Daughters of Heaven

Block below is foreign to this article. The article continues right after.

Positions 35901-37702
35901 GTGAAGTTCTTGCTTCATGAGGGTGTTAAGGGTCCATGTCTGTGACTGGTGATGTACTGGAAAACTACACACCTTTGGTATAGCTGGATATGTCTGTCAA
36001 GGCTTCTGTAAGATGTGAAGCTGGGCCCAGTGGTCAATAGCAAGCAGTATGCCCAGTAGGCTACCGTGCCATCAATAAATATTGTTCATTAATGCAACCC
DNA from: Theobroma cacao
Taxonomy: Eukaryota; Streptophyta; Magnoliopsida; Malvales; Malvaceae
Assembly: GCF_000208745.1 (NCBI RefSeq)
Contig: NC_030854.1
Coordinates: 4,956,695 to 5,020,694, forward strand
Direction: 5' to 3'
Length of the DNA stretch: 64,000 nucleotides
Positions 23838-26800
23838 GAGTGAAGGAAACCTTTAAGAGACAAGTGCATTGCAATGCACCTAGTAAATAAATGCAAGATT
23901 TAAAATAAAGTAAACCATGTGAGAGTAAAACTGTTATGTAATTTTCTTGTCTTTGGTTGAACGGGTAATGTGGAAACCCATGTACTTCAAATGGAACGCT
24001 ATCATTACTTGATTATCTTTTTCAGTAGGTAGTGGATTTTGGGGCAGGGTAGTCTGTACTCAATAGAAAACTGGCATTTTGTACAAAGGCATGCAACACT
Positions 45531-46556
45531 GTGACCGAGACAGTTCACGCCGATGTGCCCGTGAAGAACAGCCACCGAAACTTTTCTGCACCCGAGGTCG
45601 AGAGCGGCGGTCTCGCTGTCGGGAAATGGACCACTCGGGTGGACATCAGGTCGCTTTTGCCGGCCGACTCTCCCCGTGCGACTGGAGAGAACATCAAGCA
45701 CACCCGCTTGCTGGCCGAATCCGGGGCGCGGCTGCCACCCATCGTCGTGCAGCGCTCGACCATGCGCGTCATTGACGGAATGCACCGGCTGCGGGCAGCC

Michaelanne Forster’s play, which is receiving its U.S. premiere here, studies two adolescents who committed a crime that shocked New Zealand in the 1950s. (The play’s subject was also recounted in Peter Jackson’s 1994 film, Heavenly Creatures.) Pauline Parker (Amanda Jones) and Juliet Hulme (Brittania Nicol) are a pair of madly romantic souls who cling to one another in a time of stifling conformity. Besides completing each other’s sentences, they write novels and poems together, listen to Mario Lanza records, and inhabit a pagan fantasy world in which they reign as goddesses. That is, until they murder Pauline’s mother (Brenda Beck) and are put on trial for the act. The play is half-narrated by Bridget O’Malley (Kerry McGrath), a housekeeper for Juliet’s middle-class parents, and her tone echoes the period’s rigid morality (especially against the girls’ platonic lesbianism) while providing a common-sense foil for both the “educated” hypocrisy of Juliet’s parents and the girls’ breathtakingly delusional behavior. Director Judith Bohannon and an extremely committed ensemble grace this tale with a poetic sadness that makes the show a memorable evening, even though the small stage at times seems built for a dollhouse. Jones, in particular, is a talent to watch, and the intensity of her Pauline is almost frightening. Randy Pool’s outstanding costuming authentically re-creates the 1950s, although one actor inexplicably sports the kind of hippie hair that probably would’ve gotten his character at the time arrested quicker than the girls. Alexia Robinson Studios, 2811 W. Magnolia Blvd., Burbank; Fri.-Sat., 8 p.m.; thru April 26. (818) 842-4755. A BrittaniaJones Production.—Steven Mikulan
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